I am by no means a space history buff. That said, I believe I know some very basic stuff: Alan Shepard was the first American into space, John Glenn was the first American to orbit the earth, Neil Armstrong and Buzz Aldrin were the first men on the moon. Importantly, I know that none of those men died on their respective missions. Very basic stuff. So the fact that Hidden Figures had me on the edge of my seat wondering if John Glenn would survive re-entry into the atmosphere is a real testament to the film.
I’ve gotten a bit ahead of myself. As cool as the space stuff near the end of director Theodore Melfi’s film is, Hidden Figures is about a lot more than John Glenn’s glamorous photoshoots and successful mission. Hidden Figures is about turbulent work in the praise-deprived recesses of NASA during the racially-charged early 60’s.
The “based on true events” movie centers around three African American women: Katherine G. Johnson (Taraji P. Henson), Dorothy Vaughan (Octavia Spencer) and Mary Jackson (Janelle Monáe), who played key roles in sending both Alan Shepard and John Glenn into space. Johnson was a “computer,” performing and checking complex analytical geometry problems for Langley’s Space Task Group, while Vaughan became the supervisor of NASA’s at-the-time new IBM machine and Jackson became NASA’s first female African-American engineer.
I was simply blown away by all three main characters. The depth of their sadness, frustration and eventual triumph are so incredibly visceral that it’s hard not to feel for the women. Although Octavia Spencer received an Oscar nomination for her performance in a supporting role, for me this film was a Taraji P. Henson tour de force, though she would have had to be nominated in the leading role category. The raw emotion exhibited by Henson and the other two leads in Hidden Figures is nothing short of remarkable. The trio fought tooth and nail to get a leg up during the Jim Crow era and their sense of rootedness and grit is both relatable and infectious.
The leads aren’t where the magic stops either! Supporting actors like Kevin Costner, Jim Parsons and Kirsten Dunst were also fantastic in their roles. Watching Costner’s character warm up to Henson’s was a touching and impressively handled character arc. Even very minor roles, like those of Glen Powell and Olek Krupa, only served to make the movie more realistic and heartfelt.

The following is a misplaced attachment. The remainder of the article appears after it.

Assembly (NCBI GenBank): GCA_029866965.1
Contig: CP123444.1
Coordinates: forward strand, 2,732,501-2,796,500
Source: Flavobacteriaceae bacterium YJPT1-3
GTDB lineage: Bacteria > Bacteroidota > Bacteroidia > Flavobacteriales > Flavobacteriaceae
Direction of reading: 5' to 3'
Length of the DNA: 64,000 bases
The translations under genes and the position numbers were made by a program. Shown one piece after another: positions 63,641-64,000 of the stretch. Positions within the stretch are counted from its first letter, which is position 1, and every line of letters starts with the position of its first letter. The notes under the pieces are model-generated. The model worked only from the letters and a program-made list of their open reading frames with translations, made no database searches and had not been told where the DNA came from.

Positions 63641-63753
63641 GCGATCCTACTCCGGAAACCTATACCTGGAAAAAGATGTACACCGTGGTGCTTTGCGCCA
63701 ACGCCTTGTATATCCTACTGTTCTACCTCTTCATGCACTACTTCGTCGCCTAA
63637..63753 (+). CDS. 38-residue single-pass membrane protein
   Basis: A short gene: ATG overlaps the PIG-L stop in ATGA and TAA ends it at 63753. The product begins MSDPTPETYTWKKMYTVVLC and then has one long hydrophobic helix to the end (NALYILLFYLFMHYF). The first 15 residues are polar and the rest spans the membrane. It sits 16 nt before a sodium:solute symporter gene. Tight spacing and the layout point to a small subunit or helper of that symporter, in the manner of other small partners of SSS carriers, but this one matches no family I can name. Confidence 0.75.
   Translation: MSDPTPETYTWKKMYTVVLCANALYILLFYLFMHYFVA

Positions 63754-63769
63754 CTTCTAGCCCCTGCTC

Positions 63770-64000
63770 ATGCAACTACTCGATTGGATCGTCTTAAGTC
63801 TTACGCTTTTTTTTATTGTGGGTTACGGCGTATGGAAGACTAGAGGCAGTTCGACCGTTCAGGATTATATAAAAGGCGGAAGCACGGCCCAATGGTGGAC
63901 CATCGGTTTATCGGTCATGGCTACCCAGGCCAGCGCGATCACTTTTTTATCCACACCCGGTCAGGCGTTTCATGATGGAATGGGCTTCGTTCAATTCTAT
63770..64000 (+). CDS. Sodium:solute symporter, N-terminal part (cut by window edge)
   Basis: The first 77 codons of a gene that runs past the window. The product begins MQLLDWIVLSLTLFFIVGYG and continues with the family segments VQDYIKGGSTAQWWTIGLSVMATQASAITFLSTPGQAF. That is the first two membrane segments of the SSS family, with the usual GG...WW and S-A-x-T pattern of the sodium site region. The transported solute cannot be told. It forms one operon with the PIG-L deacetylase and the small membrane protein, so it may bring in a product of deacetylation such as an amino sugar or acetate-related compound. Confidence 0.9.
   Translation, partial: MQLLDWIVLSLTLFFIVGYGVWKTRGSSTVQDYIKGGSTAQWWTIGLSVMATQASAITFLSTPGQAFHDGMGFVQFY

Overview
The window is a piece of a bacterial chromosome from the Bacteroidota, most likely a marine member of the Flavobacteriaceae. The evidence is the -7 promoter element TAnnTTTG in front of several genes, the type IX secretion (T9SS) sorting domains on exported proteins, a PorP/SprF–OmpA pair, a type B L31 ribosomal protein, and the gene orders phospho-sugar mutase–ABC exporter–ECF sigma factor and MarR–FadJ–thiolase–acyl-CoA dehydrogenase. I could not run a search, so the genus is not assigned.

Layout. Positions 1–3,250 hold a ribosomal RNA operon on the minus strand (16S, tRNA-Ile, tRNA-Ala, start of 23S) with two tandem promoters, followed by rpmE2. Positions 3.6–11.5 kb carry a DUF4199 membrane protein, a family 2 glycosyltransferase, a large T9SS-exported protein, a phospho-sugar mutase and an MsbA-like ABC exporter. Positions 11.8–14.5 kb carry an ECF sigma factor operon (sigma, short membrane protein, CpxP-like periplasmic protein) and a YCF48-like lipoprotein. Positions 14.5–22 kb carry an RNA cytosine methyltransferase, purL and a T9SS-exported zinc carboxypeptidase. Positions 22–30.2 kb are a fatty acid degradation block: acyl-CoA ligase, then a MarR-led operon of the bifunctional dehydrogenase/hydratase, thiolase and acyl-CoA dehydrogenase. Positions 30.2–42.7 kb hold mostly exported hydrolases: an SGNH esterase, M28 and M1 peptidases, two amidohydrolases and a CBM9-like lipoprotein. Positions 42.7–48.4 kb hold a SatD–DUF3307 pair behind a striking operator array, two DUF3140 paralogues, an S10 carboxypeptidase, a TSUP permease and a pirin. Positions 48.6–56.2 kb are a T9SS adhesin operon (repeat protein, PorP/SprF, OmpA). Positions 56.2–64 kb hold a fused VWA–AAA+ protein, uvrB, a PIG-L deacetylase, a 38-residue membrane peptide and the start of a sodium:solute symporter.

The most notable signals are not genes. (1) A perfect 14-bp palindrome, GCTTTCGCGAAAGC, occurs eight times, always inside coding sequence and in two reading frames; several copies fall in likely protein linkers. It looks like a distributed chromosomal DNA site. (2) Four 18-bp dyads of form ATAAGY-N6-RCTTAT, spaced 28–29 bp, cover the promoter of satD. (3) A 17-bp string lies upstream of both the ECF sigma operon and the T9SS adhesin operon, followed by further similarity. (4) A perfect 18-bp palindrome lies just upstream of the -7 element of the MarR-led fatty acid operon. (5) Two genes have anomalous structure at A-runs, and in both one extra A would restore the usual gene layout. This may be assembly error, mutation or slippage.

Not only is the acting exemplary, but the story itself is fascinating. It’s one of tension and tribulation; one of rocky racial relations and finally, one of incredible inspiration. It was a story that I— and I’d wager a lot of other people— had never heard of, and now that it’s out there it’s hard to imagine this tale ever being swept under history’s rug.
Perhaps what I like most about this movie is that it doesn’t offer easy ways “out,” like some lesser films. You know what I mean? There was nothing to “take me out” of the movie. There were none of those silly, simple mistakes that impugn the film’s believability. Everything on screen struck me as entirely appropriate for the time. This movie doesn’t conclude with the “end” of racism as many films dealing with race are prone to do. On the contrary, it embraces the women’s precarious position going forward. This decision doesn’t take away from an uplifting ending but serves to give the work a more believable aftertaste.
That’s about all I can think to say about the movie and I’m dangerously close to running out of colorful adjectives. Go see Hidden Figures. This one’s worth watching.
Nicholas Smith is a freshman in the College of Arts and Sciences. He can be reached at [email protected]